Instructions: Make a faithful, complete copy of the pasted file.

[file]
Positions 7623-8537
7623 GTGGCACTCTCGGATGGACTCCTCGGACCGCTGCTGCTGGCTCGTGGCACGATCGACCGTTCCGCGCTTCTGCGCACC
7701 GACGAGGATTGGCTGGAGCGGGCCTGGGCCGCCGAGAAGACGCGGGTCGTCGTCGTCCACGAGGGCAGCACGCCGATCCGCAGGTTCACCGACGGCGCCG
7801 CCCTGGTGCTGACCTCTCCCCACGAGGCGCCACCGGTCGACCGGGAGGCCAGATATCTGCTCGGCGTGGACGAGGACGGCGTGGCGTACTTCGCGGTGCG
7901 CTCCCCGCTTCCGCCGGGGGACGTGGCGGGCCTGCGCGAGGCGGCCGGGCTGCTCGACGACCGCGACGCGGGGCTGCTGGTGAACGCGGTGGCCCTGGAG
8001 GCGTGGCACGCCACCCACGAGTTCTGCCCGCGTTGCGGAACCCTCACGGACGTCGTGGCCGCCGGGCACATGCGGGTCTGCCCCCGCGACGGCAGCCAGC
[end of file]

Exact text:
Positions 7623-8537
7623 GTGGCACTCTCGGATGGACTCCTCGGACCGCTGCTGCTGGCTCGTGGCACGATCGACCGTTCCGCGCTTCTGCGCACC
7701 GACGAGGATTGGCTGGAGCGGGCCTGGGCCGCCGAGAAGACGCGGGTCGTCGTCGTCCACGAGGGCAGCACGCCGATCCGCAGGTTCACCGACGGCGCCG
7801 CCCTGGTGCTGACCTCTCCCCACGAGGCGCCACCGGTCGACCGGGAGGCCAGATATCTGCTCGGCGTGGACGAGGACGGCGTGGCGTACTTCGCGGTGCG
7901 CTCCCCGCTTCCGCCGGGGGACGTGGCGGGCCTGCGCGAGGCGGCCGGGCTGCTCGACGACCGCGACGCGGGGCTGCTGGTGAACGCGGTGGCCCTGGAG
8001 GCGTGGCACGCCACCCACGAGTTCTGCCCGCGTTGCGGAACCCTCACGGACGTCGTGGCCGCCGGGCACATGCGGGTCTGCCCCCGCGACGGCAGCCAGC